General Assembly 2003
Awards and Commendations
Global Thinkers and Local Activists
By Sonja L. Cohen
In 1991, after the fall of Communism in Romania, the Rev. Dr. Spencer Lavan, then president and academic dean of Meadville Lombard Theological School, met with Bishop Lajos Kovacs and Rector Arpad Szabo of the Transylvanian Unitarian Church. “Find a way to help our students learn English,” he was told. So Lavan appointed and funded an instructor. Today, the English-language teaching program is still running strong at the seminary in Koloszvar and has been endowed to ensure that it will continue. Lavan received the 2003 Award for Distinguished Service to the Cause of Unitarian Universalism, the highest honor given by the UUA, in recognition of his lifelong dedication to promoting religious dialogue and interfaith understanding through spiritual education and international partnerships.
Lavan started his career in 1962 as a minister at the Unitarian Church in Charlestown, South Carolina, working for equal justice during the civil rights movement. He left to pursue graduate work in Islamic studies, starting a lifelong involvement in world religions. Much of his career was devoted to teaching and academic administration. While at Meadville Lombard, he increased faculty diversity, enabled the school to create a position for a full-time professor of religious education, established the Sophia Lyon Fahs Center for the Study of Religious Education, and encouraged students from India, Japan, and partner churches abroad to come study at the school.
“What Spencer has done for Unitarian Universalism is to show us that we are worthy of being taken seriously as a world-class faith,” the Rev. Abhi P. Janamanchi said in a letter recommending him for the award. “His universal sympathies took him to different parts of the world and earned for him—and through him, for us—the renown and regard of the world’s great liberal religious traditions.”
The UUA presented the first Melcher Lifetime Achievement Award to Professor Diana Eck of Harvard University for outstanding scholarship in religious intercultural studies. Eck is professor of comparative religion and Indian studies and head of Harvard’s Pluralism Project, which has been documenting the growing presence of Muslim, Buddhist, Hindu, Sikh, Jain, and Zoroastrian communities in the United States. Her books include Encountering God: A Spiritual Journey from Bozeman to Banaras, which received the UUA’s Frederic G. Melcher Book Award in 1994. The UUA has given Melcher Awards to honor signficant published contributions to religious liberalism since 1964.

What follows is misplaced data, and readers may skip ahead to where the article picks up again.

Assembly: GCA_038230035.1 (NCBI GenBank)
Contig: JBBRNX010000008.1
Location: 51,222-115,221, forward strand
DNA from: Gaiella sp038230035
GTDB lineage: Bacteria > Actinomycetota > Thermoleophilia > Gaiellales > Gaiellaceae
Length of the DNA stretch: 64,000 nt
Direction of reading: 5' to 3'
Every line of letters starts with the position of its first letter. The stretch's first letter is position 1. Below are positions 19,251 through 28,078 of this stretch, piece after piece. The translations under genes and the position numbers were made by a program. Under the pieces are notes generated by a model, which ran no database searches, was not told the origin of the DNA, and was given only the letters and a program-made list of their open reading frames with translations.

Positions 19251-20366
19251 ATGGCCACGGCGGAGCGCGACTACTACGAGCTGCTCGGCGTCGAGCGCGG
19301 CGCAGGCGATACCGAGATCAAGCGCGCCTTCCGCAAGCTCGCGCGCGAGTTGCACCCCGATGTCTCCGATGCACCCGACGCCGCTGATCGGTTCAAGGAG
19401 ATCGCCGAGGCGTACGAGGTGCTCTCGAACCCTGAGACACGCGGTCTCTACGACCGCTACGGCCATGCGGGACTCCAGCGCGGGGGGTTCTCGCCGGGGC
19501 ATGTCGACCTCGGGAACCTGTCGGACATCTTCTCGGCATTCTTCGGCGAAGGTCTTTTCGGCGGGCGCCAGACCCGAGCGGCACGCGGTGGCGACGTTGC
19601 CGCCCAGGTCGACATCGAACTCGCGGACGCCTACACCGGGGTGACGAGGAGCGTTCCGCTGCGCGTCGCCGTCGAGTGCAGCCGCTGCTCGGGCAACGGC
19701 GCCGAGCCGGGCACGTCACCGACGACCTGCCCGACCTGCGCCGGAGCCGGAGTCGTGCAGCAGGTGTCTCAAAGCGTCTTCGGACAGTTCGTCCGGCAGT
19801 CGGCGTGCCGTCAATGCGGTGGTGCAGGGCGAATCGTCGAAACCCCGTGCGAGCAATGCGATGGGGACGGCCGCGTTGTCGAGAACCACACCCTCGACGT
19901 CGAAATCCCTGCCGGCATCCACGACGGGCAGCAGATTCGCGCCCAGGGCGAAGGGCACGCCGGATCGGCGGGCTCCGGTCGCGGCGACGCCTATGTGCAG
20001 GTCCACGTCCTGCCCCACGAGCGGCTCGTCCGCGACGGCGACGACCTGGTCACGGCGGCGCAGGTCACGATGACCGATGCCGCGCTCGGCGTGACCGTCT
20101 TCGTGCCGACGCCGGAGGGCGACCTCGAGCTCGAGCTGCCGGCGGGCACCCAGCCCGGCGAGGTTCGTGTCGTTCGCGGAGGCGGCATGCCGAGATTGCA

Marilou Coy, a member of the Valley Unitarian Universalist Church in Chandler, Arizona, was honored as this year’s Unsung Unitarian Universalist. Since becoming a Unitarian as a young widow in the late 1950s, Coy, now 81, has been a tireless volunteer and community leader. At the Interfaith Cooperative Ministries in Phoenix, where Coy has been a volunteer for twenty years and a board member for the past twelve years, “she stays after the agency closes its doors and helps sort donations, cleans and organizes work areas, and seeks information on community resources,” writes executive director Linda Weinberg.
Coy served three consecutive terms as president of her congregation, and has served for fifteen years on its finance committee. According to Deborah Dinyes, president of the church, “she arrives early every Sunday to prepare for our UU communion: the coffee hour after the services. Making coffee is her least favorite thing to do, but she does it because she knows hospitality on Sunday morning is vital to the church community.”
This year’s Unsung Unitarian Universalist Youth Award was presented to Sara Halperin, a 20-year-old college student from the Unitarian Universalist Community Church in Augusta, Maine. First elected to the Northeast District’s Youth Adult Committee in the sixth grade, she helped plan at least twenty youth conferences—including taking an instrumental role in developing the district’s first conference just for junior high youth—and helped develop Teen Life Issues conferences at the Ferry Beach Conference Center in Saco, Maine. She continued to serve at the district level through high school and was elected to the continental Youth Council in 2000 and 2001. She is now active in the UU Campus Ministry Group at the American University in Washington, D.C.